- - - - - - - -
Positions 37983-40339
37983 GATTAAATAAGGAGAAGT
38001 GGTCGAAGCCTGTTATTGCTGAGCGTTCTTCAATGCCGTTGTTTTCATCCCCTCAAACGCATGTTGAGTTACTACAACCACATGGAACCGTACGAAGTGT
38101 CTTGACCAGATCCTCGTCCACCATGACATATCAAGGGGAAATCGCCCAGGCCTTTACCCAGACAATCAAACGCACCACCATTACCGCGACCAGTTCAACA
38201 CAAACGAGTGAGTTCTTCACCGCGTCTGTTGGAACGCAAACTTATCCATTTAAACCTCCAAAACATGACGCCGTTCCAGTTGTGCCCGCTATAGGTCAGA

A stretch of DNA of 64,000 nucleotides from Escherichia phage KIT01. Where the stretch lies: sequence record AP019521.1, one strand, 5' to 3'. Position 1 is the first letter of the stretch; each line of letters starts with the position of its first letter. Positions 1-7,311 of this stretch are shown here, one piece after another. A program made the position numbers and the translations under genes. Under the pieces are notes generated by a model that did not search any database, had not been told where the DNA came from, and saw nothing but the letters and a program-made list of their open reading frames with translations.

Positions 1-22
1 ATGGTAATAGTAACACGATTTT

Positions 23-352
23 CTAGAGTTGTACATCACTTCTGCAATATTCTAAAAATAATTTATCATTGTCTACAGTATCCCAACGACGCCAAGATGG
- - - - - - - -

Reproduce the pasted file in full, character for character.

Positions 37983-40339
37983 GATTAAATAAGGAGAAGT
38001 GGTCGAAGCCTGTTATTGCTGAGCGTTCTTCAATGCCGTTGTTTTCATCCCCTCAAACGCATGTTGAGTTACTACAACCACATGGAACCGTACGAAGTGT
38101 CTTGACCAGATCCTCGTCCACCATGACATATCAAGGGGAAATCGCCCAGGCCTTTACCCAGACAATCAAACGCACCACCATTACCGCGACCAGTTCAACA
38201 CAAACGAGTGAGTTCTTCACCGCGTCTGTTGGAACGCAAACTTATCCATTTAAACCTCCAAAACATGACGCCGTTCCAGTTGTGCCCGCTATAGGTCAGA

A stretch of DNA of 64,000 nucleotides from Escherichia phage KIT01. Where the stretch lies: sequence record AP019521.1, one strand, 5' to 3'. Position 1 is the first letter of the stretch; each line of letters starts with the position of its first letter. Positions 1-7,311 of this stretch are shown here, one piece after another. A program made the position numbers and the translations under genes. Under the pieces are notes generated by a model that did not search any database, had not been told where the DNA came from, and saw nothing but the letters and a program-made list of their open reading frames with translations.

Positions 1-22
1 ATGGTAATAGTAACACGATTTT

Positions 23-352
23 CTAGAGTTGTACATCACTTCTGCAATATTCTAAAAATAATTTATCATTGTCTACAGTATCCCAACGACGCCAAGATGG